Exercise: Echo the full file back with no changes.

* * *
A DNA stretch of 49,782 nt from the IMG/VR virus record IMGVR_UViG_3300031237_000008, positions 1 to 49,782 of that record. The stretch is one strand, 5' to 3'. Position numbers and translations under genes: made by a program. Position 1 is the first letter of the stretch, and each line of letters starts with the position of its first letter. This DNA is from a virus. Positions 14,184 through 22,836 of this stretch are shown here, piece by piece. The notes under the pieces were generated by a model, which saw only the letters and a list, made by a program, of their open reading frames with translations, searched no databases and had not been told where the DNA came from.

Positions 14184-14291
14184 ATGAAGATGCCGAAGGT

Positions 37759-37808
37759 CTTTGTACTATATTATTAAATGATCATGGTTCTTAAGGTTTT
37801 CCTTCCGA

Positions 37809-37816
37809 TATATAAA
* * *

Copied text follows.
A DNA stretch of 49,782 nt from the IMG/VR virus record IMGVR_UViG_3300031237_000008, positions 1 to 49,782 of that record. The stretch is one strand, 5' to 3'. Position numbers and translations under genes: made by a program. Position 1 is the first letter of the stretch, and each line of letters starts with the position of its first letter. This DNA is from a virus. Positions 14,184 through 22,836 of this stretch are shown here, piece by piece. The notes under the pieces were generated by a model, which saw only the letters and a list, made by a program, of their open reading frames with translations, searched no databases and had not been told where the DNA came from.

Positions 14184-14291
14184 ATGAAGATGCCGAAGGT

Positions 37759-37808
37759 CTTTGTACTATATTATTAAATGATCATGGTTCTTAAGGTTTT
37801 CCTTCCGA

Positions 37809-37816
37809 TATATAAA